Mr Hunter failed to provide any proof of vaccination before the Deadline and was demobilised from the site on 30 November 2021, after which time he was on annual leave for a further 14 days. On 15 December 2021, HR attempted to contact Mr Hunter by phone to provide verbal notification of his termination but could not reach him. HR also sent an email containing the notice of termination (Notice) to the address recorded on Mr Hunter’s file.

Mr Hunter claimed he “grew suspicious” that his employment had been terminated when he did not hear from Karara after his annual leave finished on 15 December 2021, stating that he did not receive notice of termination until after this date. An application for an unfair dismissal remedy filed by Mr Hunter was objected to by Karara on the basis that it was not filed within the statutory deadline under section 394(2) of the Fair Work Act 2009 (Cth)(Act).

What were the issues and considerations?

The preliminary question for the FWC was whether or not effective dismissal occurred on 15 December 2021, being the date that the Notice was emailed to Mr Hunter.

Deputy President Beaumont considered Karara’s two-month vaccination campaign rollout. Although Mr Hunter advised Karara that his email had been previously blocked, the FWC was not convinced by this as any such change was required to be made by the employee through Karara’s payroll system. Furthermore, it was held that it is the employee’s responsibility to update their contact details in such circumstances. On these grounds, Deputy President Beaumont held that the dismissal took effect on 15 December 2021, the date the email attaching the termination letter was received into Mr Hunter’s email account. Mr Hunter was unable to establish that he did not have a reasonable opportunity to learn of his dismissal.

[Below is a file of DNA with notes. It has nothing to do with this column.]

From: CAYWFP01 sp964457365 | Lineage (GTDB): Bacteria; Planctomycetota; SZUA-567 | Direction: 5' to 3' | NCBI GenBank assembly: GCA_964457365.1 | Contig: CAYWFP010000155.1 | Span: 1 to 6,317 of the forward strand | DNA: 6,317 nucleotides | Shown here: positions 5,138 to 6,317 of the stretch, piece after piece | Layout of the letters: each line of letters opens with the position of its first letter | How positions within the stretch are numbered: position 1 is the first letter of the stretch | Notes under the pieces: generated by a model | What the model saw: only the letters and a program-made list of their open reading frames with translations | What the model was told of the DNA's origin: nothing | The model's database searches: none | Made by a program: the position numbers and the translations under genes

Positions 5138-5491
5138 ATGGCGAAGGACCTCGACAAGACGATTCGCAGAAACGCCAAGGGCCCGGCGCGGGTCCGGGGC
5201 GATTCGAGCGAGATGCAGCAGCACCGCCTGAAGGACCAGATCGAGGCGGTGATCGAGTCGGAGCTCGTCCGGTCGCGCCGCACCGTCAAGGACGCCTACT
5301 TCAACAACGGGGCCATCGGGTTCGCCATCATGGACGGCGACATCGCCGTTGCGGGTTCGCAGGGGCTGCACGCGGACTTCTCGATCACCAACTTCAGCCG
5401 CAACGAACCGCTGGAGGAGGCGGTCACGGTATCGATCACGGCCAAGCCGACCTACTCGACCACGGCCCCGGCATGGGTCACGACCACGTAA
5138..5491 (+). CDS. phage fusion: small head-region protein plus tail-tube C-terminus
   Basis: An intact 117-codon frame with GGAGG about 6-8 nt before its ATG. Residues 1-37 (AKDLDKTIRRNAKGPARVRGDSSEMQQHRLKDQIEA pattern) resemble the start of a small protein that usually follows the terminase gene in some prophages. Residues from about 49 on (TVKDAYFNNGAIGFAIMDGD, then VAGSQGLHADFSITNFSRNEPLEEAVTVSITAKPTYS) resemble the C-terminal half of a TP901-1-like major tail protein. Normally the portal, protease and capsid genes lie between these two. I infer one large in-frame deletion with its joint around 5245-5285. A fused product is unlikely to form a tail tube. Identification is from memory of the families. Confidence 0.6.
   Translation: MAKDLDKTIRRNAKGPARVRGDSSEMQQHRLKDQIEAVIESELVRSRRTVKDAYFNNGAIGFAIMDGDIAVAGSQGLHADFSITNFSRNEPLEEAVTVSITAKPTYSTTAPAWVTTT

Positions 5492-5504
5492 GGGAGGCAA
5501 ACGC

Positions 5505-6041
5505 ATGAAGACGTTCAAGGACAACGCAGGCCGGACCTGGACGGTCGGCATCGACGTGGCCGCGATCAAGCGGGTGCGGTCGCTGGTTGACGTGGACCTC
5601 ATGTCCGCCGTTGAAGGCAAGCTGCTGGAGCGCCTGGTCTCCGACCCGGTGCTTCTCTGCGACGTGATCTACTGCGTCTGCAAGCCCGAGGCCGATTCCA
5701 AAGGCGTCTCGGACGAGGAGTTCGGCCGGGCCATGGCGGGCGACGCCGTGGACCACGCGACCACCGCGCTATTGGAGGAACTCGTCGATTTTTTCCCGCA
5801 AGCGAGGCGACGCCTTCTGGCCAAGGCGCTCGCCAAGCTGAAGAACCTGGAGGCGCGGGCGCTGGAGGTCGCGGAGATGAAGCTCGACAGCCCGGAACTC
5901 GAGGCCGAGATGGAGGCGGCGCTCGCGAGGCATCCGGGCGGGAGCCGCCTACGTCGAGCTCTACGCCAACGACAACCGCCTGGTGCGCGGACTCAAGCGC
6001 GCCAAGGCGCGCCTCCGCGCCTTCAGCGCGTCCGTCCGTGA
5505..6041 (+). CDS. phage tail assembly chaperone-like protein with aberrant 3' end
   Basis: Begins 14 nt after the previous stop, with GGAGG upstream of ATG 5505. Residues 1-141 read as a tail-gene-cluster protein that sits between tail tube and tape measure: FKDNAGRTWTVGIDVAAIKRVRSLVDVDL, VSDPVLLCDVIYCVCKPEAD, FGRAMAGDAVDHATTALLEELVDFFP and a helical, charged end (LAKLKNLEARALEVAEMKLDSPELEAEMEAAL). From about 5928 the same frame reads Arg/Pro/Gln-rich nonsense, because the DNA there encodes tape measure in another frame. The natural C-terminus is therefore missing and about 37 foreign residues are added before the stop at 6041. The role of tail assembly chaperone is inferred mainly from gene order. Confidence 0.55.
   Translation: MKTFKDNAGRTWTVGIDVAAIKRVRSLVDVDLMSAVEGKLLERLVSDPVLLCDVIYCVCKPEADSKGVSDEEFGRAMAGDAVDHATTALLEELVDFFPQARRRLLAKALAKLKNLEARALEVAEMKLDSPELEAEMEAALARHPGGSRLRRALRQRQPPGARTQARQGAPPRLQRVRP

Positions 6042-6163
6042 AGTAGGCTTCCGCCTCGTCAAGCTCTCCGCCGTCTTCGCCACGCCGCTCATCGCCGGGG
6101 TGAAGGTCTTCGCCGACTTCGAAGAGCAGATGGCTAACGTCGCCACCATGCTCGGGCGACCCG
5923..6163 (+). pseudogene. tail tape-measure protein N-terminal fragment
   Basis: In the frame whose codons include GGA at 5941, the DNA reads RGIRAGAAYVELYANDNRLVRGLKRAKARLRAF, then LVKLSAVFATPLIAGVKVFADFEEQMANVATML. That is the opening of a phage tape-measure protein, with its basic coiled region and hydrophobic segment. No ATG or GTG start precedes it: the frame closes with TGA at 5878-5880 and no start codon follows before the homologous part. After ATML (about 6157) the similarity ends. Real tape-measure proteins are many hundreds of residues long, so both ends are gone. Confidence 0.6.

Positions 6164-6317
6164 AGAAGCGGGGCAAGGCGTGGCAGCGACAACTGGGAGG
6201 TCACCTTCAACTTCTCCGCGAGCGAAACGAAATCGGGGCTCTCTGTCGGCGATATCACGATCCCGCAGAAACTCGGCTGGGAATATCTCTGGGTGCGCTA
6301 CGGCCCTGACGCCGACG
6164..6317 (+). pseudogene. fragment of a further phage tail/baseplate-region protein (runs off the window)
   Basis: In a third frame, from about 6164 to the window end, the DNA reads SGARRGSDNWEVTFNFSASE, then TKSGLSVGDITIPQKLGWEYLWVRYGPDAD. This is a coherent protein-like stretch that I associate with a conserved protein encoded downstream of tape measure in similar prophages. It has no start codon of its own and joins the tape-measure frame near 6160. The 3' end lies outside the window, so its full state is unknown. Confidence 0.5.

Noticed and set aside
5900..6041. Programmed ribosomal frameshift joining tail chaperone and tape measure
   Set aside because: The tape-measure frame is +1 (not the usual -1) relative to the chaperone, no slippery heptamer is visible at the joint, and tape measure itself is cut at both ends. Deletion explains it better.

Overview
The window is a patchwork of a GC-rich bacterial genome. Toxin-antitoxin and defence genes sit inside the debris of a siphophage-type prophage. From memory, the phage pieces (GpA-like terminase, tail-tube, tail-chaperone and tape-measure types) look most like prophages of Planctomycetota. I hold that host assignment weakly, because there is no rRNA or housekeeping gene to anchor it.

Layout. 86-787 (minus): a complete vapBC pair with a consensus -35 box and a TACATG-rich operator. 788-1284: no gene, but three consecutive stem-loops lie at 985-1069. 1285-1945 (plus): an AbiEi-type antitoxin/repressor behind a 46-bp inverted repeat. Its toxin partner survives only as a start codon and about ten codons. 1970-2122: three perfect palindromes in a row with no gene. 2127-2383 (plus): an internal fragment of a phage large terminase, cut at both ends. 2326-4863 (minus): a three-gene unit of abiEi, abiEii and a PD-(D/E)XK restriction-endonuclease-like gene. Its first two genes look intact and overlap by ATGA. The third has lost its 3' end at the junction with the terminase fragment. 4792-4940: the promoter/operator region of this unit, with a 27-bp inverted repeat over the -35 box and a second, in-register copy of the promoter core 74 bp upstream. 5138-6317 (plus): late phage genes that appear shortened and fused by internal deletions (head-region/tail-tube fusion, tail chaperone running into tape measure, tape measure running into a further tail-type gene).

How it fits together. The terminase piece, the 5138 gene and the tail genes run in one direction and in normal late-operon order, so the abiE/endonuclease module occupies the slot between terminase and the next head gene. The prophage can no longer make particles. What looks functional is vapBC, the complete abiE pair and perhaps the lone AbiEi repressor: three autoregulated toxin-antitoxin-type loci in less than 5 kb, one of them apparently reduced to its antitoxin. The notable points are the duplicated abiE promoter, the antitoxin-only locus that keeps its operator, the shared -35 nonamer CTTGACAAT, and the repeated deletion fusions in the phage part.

Deputy President Beaumont then considered whether exceptional circumstances existed under section 349(2) of the Act to warrant an extension of time for the filing of Mr Hunter’s unfair dismissal claim. In considering the factors under this section, Deputy President Beaumont paid particular attention to the reasons for the delay, finding that Mr Hunter could not provide a credible explanation for the delay in light of Karara’s vaccination rollout campaign.